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New Virginia Governor Expresses Concerns About Cannabis

Virginia was the first South state to legalize recreational marijuana last year. However, this happened at a time in which the government was controlled by Democrats.

The state of legalization is a little more complicated now that Glenn Youngkin (the Republican Governor-elect) will be taking office in less then two weeks. With the GOP set to assume half the control of the General Assembly, the situation in the commonwealth appears a lot worse than it was nine months ago.

But in a new interview, Youngkin says he isn’t going to pull the plug on the new law entirely.

“I will not seek to overturn the law on personal possession,” Youngkin said in an interview with Virginia BusinessThat was published Friday.

However, when it comes time to set up a new market for marijuana, the incoming governor seems less certain.

“When it comes to commercialization, I think there is a lot of work to be done. I’m not against it, but there’s a lot of work to be done,” Youngkin said in the interview. “There are some nonstarters, including the forced unionization that’s in the current bill. Law enforcement has raised concerns about how this gap can be closed. Finally, there’s a real need to make sure that we aren’t promoting an anti-competitive industry. I do understand that there are preferences to make sure that all participants in the industry are qualified to do the industry well.”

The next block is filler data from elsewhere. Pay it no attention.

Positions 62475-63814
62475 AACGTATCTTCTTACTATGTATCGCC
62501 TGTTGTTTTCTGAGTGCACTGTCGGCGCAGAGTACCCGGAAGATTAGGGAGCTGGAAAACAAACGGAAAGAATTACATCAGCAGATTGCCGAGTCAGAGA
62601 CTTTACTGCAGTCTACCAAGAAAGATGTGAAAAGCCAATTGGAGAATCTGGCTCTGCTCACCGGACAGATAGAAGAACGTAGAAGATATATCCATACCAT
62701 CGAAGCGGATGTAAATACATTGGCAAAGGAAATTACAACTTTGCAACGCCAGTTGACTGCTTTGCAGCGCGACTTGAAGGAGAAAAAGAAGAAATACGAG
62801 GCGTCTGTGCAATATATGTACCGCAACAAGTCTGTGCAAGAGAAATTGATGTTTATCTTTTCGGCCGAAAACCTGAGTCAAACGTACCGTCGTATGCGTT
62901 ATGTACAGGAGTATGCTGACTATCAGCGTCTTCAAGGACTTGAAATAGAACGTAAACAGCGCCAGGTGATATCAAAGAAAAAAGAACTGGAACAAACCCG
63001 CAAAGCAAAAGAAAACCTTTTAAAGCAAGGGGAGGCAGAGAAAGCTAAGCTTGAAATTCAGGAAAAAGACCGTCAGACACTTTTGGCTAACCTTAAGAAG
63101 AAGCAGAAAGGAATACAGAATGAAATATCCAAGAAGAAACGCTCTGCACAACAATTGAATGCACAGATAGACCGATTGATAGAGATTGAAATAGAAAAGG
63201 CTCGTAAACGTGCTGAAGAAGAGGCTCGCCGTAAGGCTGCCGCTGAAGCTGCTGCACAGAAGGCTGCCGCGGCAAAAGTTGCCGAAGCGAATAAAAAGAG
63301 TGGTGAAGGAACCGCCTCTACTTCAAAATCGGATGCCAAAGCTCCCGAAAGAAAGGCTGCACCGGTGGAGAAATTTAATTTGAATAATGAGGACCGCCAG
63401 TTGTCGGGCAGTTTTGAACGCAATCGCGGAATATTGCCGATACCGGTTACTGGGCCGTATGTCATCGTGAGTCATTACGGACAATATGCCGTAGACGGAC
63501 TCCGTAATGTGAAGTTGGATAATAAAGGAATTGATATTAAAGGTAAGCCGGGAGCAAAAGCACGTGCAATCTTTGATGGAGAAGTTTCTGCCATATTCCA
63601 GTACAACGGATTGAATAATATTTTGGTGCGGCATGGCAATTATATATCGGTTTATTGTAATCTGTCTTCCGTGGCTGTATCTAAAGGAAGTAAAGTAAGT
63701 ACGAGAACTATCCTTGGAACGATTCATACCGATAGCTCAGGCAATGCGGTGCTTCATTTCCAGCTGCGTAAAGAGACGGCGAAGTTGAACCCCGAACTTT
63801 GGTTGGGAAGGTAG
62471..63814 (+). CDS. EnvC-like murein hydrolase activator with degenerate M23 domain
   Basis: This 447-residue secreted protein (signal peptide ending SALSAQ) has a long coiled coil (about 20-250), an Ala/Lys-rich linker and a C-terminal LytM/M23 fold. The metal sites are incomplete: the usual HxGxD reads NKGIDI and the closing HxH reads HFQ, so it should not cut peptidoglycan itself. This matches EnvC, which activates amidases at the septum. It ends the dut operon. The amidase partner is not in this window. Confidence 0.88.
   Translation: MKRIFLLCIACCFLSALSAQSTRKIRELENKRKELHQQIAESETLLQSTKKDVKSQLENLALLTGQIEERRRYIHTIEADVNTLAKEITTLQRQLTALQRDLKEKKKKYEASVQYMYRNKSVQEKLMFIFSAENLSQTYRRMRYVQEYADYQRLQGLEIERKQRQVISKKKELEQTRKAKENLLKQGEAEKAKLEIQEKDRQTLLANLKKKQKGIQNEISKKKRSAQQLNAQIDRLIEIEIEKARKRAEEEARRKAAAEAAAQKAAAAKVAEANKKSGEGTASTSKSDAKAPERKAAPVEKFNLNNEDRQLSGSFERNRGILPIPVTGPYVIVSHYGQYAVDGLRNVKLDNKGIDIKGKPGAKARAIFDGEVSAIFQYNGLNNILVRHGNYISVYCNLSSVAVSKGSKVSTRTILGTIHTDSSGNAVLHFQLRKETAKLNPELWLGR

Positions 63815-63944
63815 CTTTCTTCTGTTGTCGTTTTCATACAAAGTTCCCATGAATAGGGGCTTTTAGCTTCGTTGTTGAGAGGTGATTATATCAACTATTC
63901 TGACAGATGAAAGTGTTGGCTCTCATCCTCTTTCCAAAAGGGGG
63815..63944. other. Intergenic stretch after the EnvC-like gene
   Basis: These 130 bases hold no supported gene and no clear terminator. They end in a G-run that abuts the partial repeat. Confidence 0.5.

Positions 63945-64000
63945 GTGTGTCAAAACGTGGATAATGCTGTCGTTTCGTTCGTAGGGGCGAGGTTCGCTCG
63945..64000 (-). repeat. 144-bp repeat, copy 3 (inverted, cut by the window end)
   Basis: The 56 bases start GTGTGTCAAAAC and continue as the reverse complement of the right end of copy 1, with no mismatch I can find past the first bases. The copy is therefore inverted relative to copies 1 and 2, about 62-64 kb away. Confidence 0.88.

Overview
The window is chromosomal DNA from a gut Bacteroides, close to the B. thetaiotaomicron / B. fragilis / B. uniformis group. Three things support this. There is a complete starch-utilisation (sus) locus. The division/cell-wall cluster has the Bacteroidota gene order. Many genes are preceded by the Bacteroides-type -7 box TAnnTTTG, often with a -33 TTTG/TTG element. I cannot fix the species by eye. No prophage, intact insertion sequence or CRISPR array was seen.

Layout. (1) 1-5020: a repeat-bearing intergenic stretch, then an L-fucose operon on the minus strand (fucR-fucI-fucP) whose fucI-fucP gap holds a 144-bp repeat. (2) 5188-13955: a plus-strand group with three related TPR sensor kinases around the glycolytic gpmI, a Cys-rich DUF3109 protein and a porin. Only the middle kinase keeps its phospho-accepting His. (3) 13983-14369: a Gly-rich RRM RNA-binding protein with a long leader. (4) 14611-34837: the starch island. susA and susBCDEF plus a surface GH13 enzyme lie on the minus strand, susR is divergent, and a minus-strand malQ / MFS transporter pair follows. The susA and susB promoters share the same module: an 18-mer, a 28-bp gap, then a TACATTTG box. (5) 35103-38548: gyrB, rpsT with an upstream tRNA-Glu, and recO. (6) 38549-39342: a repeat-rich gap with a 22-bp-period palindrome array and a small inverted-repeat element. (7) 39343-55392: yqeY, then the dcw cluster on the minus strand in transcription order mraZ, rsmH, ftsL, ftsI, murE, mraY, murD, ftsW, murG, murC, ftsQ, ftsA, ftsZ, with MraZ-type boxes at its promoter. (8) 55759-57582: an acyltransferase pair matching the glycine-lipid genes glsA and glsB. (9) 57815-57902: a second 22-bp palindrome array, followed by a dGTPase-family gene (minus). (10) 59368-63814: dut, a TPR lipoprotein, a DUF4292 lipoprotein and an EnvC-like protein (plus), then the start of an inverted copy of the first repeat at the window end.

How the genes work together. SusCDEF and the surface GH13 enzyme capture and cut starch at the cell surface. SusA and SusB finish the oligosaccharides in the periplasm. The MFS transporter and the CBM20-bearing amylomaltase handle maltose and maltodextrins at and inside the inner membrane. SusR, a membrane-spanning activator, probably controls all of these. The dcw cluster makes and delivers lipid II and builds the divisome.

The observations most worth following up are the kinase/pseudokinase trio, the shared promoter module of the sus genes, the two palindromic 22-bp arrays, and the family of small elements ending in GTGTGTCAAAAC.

In April of last year, Virginia’s outgoing governor, the Democrat Ralph Northam, signed a bill into law legalizing possession of cannabis for adults aged 21 and older. The legislation passed the Democratic-controlled General Assembly weeks before, making it legal to possess up to an ounce of pot as of July 1, 2021. 

“What this really means is that people will no longer be arrested or face penalties for simple possession that follow them and affect their lives,” Northam said at the time. “We know that marijuana laws in Virginia and throughout this country have been disproportionately enforced against communities of color and low-income Virginians.”

Even though such businesses would have been years away from being open to the public, they were set up by law. 

Northam’s administration has said that the newly created Cannabis Control Authority, authorized under the new law to regulate Virginia’s marijuana industry, “will work to create a fair and equitable regulatory structure and provide critical guidance to the CCA’s staff as they work to develop a workforce, establish regulations and ensure that marijuana legalization accomplishes the health, safety and equity goals established by law.”

According to the CCA, it “will not be legal to sell marijuana before 2024,” and that “it remains a crime to sell any amount of marijuana” until then.

“If the licensing provisions of the bill are reenacted (approved again) in the 2022 General Assembly session, you will likely be able to apply for a marijuana business license in 2023,” the agency says on its website.

Youngkin’s comments may cast doubt on the prospects of commercialization. He defeated Terry McAuliffe in November to win the election for the position of governor. The House of Delegates was retaken by the Republicans. The Senate still has a narrow majority of Democrats.

Interview with Virginia BusinessYoungkin will be sworn into office as Governor on January 15. He spoke positively about the possibilities presented by legal weed sale.

“I am all for opportunities for minority-owned businesses, women-owned businesses [and] military-owned businesses,” Youngkin said. “We also have to make sure that they have the capabilities to compete and thrive in the industry. So, I think there’s work to be done. All that work will be put on the table. Again, I don’t look to overturn the bill, but I think we need to make sure that it works.”